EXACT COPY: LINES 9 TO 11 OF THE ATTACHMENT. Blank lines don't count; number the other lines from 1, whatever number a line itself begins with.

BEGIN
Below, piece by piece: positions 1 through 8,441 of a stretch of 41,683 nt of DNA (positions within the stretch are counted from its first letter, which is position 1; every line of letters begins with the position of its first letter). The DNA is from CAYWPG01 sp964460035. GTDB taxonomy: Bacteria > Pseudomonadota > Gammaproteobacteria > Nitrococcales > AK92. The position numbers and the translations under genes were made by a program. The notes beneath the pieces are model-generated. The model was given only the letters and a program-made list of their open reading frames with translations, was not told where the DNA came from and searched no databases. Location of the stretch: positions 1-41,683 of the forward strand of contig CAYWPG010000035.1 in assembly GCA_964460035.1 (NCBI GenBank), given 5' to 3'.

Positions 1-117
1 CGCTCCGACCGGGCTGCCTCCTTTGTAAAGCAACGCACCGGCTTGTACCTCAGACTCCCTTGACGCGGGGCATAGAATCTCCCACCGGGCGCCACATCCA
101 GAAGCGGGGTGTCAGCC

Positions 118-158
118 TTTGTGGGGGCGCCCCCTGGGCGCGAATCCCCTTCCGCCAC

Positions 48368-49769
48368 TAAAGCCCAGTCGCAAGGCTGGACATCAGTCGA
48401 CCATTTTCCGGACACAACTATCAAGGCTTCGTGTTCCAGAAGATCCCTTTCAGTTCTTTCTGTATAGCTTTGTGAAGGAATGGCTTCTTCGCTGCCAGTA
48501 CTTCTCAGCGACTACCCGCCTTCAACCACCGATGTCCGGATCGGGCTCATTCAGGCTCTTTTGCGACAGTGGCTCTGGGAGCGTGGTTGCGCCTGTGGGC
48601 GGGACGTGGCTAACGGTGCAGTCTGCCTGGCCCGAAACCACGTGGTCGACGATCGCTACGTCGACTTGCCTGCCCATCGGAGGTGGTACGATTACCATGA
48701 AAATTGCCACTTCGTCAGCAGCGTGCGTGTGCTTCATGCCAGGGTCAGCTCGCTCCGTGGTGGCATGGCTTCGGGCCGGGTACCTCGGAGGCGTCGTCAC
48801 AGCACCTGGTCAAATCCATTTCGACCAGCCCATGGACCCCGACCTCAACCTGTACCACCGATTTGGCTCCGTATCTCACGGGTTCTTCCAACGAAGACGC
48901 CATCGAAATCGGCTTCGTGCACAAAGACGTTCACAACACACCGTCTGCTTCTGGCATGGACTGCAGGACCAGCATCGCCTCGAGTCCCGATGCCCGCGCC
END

48401 CCATTTTCCGGACACAACTATCAAGGCTTCGTGTTCCAGAAGATCCCTTTCAGTTCTTTCTGTATAGCTTTGTGAAGGAATGGCTTCTTCGCTGCCAGTA
48501 CTTCTCAGCGACTACCCGCCTTCAACCACCGATGTCCGGATCGGGCTCATTCAGGCTCTTTTGCGACAGTGGCTCTGGGAGCGTGGTTGCGCCTGTGGGC
48601 GGGACGTGGCTAACGGTGCAGTCTGCCTGGCCCGAAACCACGTGGTCGACGATCGCTACGTCGACTTGCCTGCCCATCGGAGGTGGTACGATTACCATGA